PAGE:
I’m a very “black-and-white” kind of person, in that for the most part, I’m logical, rational, and straightforward. In my head, there are always set outcomes, and if you don’t arrive at one it can be only because you’ve landed on another instead. In many instances, this plays to my advantage, but it also means I tend to struggle with the “gray” areas in life.
Lupus may well be the greatest gray area of all time. With so many unknowns, it can’t be categorized or boxed up in any way, shape, or form. It just floats between, teasing both medicine and those who suffer from it.
When I was first diagnosed with lupus, I had a lot of trouble trying to adjust to a state of living that was completely alien to me. Some aspects were black. These were the things I could be certain of. Namely, I definitely had lupus and would have it for the rest of my life. But then there were certain things that were white. For instance, although my condition was acute, I didn’t have any chronic damage to my kidneys, and tested treatment was readily available.
Though the black areas aren’t always pleasant, at least they’re certain. And while there isn’t any comfort in knowing I’ll be chronically ill for the rest of my life, there is some surety and the opportunity to process and eventually resolve.
The thing that often stops me in my tracks is that my health is perpetually uncertain — constantly gray — and nothing can change that. The short-term goal for the first two years after my diagnosis is remission, and every day I cross all my fingers and toes that I’m edging closer and closer to it. But my journey toward remission has not been straightforward, as I had assumed it would be — not even remotely close.
For some reason, I had this naïve idea that getting better would be an easy process of treatment and success. I never understood it was far from being that simple.
Nine months into treatment, I had gone from strength to strength. My blood pressure started coming down, inflammation was decreasing, and steadily I was seeing medication dosage drop. What I didn’t understand was that a victory in the short-term did not mean success, and anything that had improved could start worsening again in the blink of an eye.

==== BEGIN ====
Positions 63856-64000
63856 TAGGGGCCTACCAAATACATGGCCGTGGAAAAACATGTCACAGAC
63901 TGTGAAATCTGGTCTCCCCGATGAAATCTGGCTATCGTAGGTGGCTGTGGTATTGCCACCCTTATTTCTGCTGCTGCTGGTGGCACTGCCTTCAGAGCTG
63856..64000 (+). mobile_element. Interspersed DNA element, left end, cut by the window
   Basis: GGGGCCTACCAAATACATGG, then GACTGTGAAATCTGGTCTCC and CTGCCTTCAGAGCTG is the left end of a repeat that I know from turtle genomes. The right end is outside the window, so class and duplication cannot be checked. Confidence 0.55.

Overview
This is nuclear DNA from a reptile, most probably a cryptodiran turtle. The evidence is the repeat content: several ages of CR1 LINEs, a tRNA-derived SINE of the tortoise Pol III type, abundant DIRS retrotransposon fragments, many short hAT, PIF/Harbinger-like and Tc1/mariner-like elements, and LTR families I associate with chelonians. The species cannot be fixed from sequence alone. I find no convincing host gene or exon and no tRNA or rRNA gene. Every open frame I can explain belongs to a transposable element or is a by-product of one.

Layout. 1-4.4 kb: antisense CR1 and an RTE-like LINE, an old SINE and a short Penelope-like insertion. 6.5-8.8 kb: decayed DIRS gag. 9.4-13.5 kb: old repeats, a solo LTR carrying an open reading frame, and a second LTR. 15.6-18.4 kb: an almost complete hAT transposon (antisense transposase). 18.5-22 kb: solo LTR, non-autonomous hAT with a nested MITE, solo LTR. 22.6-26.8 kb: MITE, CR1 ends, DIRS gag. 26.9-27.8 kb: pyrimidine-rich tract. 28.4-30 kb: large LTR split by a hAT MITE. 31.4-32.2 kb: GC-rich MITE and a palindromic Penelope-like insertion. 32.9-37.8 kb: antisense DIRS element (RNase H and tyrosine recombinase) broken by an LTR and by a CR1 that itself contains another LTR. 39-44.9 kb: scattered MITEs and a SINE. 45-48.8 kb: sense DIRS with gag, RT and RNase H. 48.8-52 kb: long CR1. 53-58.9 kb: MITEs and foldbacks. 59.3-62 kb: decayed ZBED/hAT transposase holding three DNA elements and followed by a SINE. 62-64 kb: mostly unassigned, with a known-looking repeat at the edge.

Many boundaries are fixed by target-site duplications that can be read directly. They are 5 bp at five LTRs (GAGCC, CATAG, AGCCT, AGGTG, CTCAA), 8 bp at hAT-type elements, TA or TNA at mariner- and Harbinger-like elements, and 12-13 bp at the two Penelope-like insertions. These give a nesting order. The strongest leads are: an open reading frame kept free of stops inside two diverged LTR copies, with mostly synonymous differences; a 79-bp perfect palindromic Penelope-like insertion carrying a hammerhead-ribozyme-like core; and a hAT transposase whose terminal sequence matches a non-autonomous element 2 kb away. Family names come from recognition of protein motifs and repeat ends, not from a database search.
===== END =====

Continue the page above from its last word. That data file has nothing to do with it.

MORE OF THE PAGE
Finally being off all blood pressure tablets was a huge win. A part of me believed that meant I could dust my hands off and hide all of the leftover medication in a dank corner, as I’d never need it again. Wrong!
In the space of mere months things changed, and much to my dismay, blood pressure pills were a daily necessity again. It was at this point I was forced to realize exactly how much of a gray area my health is — and will be forever.
I’m forced to take some of the celebration out of my “victorious” health outcomes, as I never know how long it will last. And it’s hard to be properly happy for a win that’s likely to be only temporary.
I don’t have the choice of cure. I can aim only for remission. But even remission is not a sustainable goal, as flares can occur at any time without warning.
My life and my health will forever be uncertain. It will forever be gray — gray, just like a wolf.
Note: Lupus News Today is strictly a news and information website about the disease. It does not provide medical advice, diagnosis, or treatment. This content is not intended to be a substitute for professional medical advice, diagnosis, or treatment. Always seek the advice of your physician or other qualified health provider with any questions you may have regarding a medical condition. Never disregard professional medical advice or delay in seeking it because of something you have read on this website. The opinions expressed in this column are not those of Lupus News Today, or its parent company, BioNews Services, and are intended to spark discussion about issues pertaining to lupus.
We are sorry that this post was not useful for you!
Let us improve this post!
Tell us how we can improve this post?